Jane Fletcher blogs:
When I was eight, my friends thought I was odd in several ways—such as, while they wanted to be ballet dancers or nurses when they grew up, I wanted to be an archaeologist. I’ve always been a history geek.
As it turned out, my career path took me as far from archaeology as it is possible to get. I became a software engineer. However, my love of history has been a real benefit in writing fantasy. I know enough about how pre-industrial civilisations start, develop, grow, stagnate, and collapse, that I find it straightforward to create new ones.
Beyond my love of history, I find most things interesting. Geology, economics, politics, linguistics—they are all fascinating, and they are all vital to inventing worlds. Fantasy should not ignore facts. Hence, next to my desk, I have a facsimile copy of the first edition of Mrs Beeton’s Household Management, so I can check which vegetables are in season in March. I have Lionel Casson’s Travel in the Ancient World, so I can check how far an ox cart can travel in a day, and so on.
In my most recent book, (still in progress, although I have completed my first draft) I have stepped slightly out of genre, opening the novel on earth, at a genuine place and time—the Caribbean in 1631. Before starting, I knew writing about a real historic period would require more detailed digging for facts than pure fantasy, and I expected to spend a little more time on research.
However, with hindsight, I realise just how much I underestimated the task before me. Who was Pope in 1631? How many masts does a Spanish galleon have? Were spectacles invented? What did the Dutch flag look like? Who were the Native Americans living in Florida? Was it called Florida back then? What was pirate slang for sexual intercourse?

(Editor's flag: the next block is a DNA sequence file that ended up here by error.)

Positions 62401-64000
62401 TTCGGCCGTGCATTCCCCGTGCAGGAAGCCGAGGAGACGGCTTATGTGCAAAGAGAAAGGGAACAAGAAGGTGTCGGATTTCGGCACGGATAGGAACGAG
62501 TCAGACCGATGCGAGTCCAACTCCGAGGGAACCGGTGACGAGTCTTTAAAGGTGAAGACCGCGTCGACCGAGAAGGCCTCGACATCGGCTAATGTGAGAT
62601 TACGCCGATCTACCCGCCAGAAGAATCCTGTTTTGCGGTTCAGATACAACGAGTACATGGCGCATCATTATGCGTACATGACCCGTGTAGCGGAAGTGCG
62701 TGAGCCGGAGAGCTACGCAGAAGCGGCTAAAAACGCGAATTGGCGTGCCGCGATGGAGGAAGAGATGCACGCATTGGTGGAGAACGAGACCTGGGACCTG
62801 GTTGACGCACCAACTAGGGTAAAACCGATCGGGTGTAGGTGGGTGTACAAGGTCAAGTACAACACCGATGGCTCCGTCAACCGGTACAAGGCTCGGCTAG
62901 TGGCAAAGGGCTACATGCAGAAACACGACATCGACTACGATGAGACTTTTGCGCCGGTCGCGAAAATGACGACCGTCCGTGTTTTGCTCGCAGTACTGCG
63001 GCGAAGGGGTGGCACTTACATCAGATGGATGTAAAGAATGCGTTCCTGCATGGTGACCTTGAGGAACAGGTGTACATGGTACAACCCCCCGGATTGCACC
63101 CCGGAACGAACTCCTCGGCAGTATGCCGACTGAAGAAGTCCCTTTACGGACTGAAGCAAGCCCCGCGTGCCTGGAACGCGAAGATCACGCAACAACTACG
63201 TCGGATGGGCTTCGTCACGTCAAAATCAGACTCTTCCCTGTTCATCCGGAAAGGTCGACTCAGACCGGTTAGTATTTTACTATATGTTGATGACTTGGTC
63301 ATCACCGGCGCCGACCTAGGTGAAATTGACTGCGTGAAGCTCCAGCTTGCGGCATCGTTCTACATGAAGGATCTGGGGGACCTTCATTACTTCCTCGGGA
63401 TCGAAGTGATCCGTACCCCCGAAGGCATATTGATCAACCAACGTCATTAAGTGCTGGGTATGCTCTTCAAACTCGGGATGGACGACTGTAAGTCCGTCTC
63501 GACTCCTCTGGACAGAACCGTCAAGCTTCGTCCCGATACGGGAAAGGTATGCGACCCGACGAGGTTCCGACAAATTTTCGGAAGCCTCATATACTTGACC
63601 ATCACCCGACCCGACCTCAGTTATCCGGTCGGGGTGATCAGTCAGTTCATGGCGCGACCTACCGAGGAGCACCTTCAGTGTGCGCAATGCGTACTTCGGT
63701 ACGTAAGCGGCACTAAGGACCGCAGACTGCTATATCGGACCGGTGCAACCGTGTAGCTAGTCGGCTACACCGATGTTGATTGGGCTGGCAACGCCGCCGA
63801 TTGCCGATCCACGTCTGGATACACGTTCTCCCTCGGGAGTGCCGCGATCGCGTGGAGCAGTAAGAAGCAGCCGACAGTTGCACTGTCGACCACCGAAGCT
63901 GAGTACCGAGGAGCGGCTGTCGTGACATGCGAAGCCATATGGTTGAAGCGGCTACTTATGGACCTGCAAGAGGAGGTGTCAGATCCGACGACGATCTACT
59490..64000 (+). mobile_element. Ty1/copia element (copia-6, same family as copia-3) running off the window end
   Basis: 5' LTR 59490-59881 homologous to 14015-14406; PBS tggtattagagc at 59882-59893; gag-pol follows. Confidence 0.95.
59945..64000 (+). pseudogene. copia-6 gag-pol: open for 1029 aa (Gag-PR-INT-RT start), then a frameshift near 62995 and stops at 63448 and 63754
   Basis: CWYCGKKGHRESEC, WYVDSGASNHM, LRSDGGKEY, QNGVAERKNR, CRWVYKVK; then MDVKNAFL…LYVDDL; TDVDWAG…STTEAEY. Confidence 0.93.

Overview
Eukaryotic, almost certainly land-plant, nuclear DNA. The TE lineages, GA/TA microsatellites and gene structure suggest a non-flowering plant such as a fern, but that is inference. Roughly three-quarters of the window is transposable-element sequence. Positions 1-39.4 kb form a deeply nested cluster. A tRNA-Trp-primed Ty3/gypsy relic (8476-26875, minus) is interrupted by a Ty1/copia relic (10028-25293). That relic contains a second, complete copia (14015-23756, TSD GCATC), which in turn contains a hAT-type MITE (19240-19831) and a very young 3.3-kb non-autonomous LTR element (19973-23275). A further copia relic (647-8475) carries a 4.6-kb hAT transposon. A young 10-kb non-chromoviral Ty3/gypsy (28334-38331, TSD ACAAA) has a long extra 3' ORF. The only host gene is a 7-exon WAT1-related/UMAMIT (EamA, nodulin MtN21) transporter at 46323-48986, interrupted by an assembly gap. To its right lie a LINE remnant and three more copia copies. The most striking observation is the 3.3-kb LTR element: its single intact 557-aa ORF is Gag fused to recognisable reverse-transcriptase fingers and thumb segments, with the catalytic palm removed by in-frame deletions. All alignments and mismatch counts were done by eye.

Not even halfway through the draft, I was left wondering how anybody ever managed to write a historical novel prior to the internet. All of these questions were answered within a few minutes. Without the internet, I’d have spent days in the library, and still had to fudge the things I could not pin down.
Back when I was eight, my favourite author was Rosemary Sutcliffe, and I am still a huge fan of her novels. Having now dipped into the genre, my admiration for her and all other historical novelists has increased enormously—especially for those like Sutcliffe, whose work covers many different time periods. How long did she spend researching each of her books?
Except, the internet is a dangerous thing. With a magpie mind, the lure of links is so hard to resist. I’d start out trying to find out when the flintlock musket was invented, and then suddenly, it was four hours later and I was reading about Aboriginal petroglyphs in Australia. Days passed without me making any significant progress on my novel, while I discovered new knowledge that, while fascinating, was of no relevance to my story.
In fact, it might have been quicker if I’d turned off the computer and gone to the library instead.
Jane Fletcher will be at the Bold Strokes Book Festival in June, and will be reading from her book The Shewstone.